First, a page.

The most apt metaphor for me in search of a new project? My sweet little blind dog, Leo. Like him, I run into walls, walk the perimeter of the room seeking my water bowl, sit an inch away from the dishwasher, curious about the sound and the warmth. This seeking is my least favorite part of writing. Once I’ve latched onto a character, a problem and a yearning, I’m better.
How about you? Any generative tips you can share with me?


I mentioned it’s been chilly. I mentioned Manhattans, with their particular icy, elegant bite. And now I’m giving you my favorite new recipe for some cheesy, gooey delight. I’ve adapted this from a New York Times recipe.

Natalie’s Almost Healthy Mac & Cheese

Kosher salt
4 tablespoons unsalted butter, plus more for greasing the pan
2 pounds yellow or Vidalia onions, peeled, halved and thinly sliced
1 med size kabocha squash, pre-baked whole at 325° for about 15 minutes, just to make it possible to peel and cut ½ inch cubes
2 Tbs olive oil
1 bunch Lacinato kale, washed, striped from spines and juilliened
5 sprigs fresh thyme, plus more thyme leaves for garnish
Black pepper
1 pound fuselli pasta
½ baguette, cut into 1/2-inch slices (I used bruschetta which I bought, pre-made, at the grocery store.)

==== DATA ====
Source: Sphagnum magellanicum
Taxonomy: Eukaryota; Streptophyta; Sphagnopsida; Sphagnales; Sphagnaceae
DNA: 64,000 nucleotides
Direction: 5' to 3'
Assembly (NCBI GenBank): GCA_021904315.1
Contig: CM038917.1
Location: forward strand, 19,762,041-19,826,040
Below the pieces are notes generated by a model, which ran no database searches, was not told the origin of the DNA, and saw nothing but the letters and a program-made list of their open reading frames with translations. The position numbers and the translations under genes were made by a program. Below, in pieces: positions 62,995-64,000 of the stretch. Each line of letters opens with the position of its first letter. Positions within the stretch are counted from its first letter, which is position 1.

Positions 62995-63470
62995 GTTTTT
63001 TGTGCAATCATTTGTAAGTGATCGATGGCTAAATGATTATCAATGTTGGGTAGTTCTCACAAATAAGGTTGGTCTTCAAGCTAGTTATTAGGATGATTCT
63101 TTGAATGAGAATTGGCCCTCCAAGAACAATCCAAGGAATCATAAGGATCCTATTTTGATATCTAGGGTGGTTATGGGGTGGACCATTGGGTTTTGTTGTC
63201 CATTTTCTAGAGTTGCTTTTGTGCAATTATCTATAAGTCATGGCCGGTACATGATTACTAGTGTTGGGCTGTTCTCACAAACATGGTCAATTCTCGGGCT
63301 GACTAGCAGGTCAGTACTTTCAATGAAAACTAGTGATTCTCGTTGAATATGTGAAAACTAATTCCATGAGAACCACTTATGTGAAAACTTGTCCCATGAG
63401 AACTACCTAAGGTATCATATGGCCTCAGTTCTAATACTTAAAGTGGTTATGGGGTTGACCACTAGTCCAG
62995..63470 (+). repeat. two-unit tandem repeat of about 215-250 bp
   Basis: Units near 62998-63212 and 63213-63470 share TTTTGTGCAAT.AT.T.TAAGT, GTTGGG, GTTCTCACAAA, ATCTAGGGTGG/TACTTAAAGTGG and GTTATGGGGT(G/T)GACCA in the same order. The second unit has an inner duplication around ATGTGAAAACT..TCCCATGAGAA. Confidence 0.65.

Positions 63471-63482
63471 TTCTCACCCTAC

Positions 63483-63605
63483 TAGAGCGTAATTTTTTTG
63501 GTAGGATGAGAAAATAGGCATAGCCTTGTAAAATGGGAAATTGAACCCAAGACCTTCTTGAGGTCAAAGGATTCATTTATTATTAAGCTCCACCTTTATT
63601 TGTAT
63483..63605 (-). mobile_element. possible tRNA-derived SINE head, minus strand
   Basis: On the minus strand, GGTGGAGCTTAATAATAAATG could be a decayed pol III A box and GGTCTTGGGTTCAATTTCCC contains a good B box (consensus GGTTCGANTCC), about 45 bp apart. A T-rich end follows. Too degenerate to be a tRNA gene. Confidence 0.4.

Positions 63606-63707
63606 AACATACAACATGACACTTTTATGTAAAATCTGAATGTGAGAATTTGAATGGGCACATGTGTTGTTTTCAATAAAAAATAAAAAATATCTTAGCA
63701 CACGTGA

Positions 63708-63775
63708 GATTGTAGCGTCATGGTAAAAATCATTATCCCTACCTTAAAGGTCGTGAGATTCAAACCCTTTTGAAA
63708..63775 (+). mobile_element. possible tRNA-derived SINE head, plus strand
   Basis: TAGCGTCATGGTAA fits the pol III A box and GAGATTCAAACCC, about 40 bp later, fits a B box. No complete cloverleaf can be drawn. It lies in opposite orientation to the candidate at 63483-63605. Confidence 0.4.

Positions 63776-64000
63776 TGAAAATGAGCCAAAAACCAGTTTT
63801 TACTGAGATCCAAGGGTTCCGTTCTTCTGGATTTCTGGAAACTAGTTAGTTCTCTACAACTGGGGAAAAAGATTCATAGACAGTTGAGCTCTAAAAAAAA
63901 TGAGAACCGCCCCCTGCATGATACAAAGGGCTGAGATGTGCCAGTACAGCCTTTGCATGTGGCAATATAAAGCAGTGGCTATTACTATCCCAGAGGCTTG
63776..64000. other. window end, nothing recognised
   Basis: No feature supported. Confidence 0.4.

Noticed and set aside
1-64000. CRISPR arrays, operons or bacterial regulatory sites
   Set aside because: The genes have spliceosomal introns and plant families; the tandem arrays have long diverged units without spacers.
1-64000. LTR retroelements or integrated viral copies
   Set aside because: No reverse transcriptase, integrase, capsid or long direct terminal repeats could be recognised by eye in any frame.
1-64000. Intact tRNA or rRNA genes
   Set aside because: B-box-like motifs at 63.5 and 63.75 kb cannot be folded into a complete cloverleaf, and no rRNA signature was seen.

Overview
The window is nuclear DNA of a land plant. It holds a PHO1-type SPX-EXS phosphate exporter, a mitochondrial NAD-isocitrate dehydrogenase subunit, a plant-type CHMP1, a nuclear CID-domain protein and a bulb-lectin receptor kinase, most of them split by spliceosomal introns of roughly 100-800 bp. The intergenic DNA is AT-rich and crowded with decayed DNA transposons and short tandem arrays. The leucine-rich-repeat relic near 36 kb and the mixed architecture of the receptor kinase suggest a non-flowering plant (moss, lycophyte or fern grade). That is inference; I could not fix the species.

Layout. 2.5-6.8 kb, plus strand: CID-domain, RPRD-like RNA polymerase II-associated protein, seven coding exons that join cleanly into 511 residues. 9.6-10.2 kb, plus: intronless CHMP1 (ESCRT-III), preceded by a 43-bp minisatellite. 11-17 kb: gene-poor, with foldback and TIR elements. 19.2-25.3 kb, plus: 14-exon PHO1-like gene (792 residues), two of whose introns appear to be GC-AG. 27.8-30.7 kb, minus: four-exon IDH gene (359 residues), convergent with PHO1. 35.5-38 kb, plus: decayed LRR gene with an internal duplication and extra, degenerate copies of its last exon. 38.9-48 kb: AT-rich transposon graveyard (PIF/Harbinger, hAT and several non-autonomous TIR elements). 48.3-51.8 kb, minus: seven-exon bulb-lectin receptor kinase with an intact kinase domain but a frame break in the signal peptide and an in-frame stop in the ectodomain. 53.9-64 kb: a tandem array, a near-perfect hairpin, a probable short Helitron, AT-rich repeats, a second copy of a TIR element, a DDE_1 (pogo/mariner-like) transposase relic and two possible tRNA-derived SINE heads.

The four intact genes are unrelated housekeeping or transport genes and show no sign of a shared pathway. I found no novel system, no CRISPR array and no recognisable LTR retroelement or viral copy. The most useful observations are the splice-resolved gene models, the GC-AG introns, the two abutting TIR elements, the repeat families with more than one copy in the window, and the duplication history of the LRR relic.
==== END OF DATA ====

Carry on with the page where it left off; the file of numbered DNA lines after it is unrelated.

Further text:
2 tablespoons sherry vinegar, red wine vinegar or white wine vinegar
3 tablespoons all-purpose flour
4 cups whole milk
12 ounces Gruyère, grated (about 5 cups)
12 ounces white Cheddar, grated (about 4 cups)

  1. Bring a large pot of salted water to a boil. Butter 9-by-13-inch baking dish. Preheat oven to 450°.
  2. In a deep skillet, melt 2 tablespoons butter over medium heat. Add the onions, thyme sprigs, and season with salt and pepper. Cook, stirring occasionally, until deep golden brown, 20 to 25 minutes. If the onions look dry, add a few tablespoons of water at a time to prevent from burning, scrape up browned bits stuck to the bottom of the skillet.
  3. Meanwhile, toss squash cubes in olive oil, salt, and spread out on a sheet pan. Bake for roughly 25 minutes, checking at about 20 minutes. You want them to be VERY tender. ALSO, cook the pasta till two minutes under cooking time. You want it just under al dente. Drain and set aside.
  4. When the onions are a deep golden brown, discard the thyme sprigs and add the kale. Stir until the kale is wilted and deep green/black. Remove to a LARGE bowl.
  5. Deglaze the skillet with the vinegar until evaporated, scraping up browned bits as you go. Add the remaining 2 tablespoons butter. Once melted, add the flour and cook, stirring, until the flour begins to stick to the bottom of the pan and has turned a light golden brown, about 3 minutes. Slowly whisk in the milk and season with salt and pepper. Bring to a simmer, whisking often. The bechamel should thicken slightly, just so it coats the back of a spoon. Stir in all but one cup of the cheeses. Mix till melted and delightfully gooey.
  6. Add cheese mixture to the onions and kale. Add the squash cubes, which should be tender enough to fall apart, add the pasta and stir, stir, stir.
  7. Pour into prepared pan, top with baguette slices and sprinkle with the reserved cheese. Season with pepper and back, on a sheet pan to catch bubbly overflow, for 10 to 15 minutes.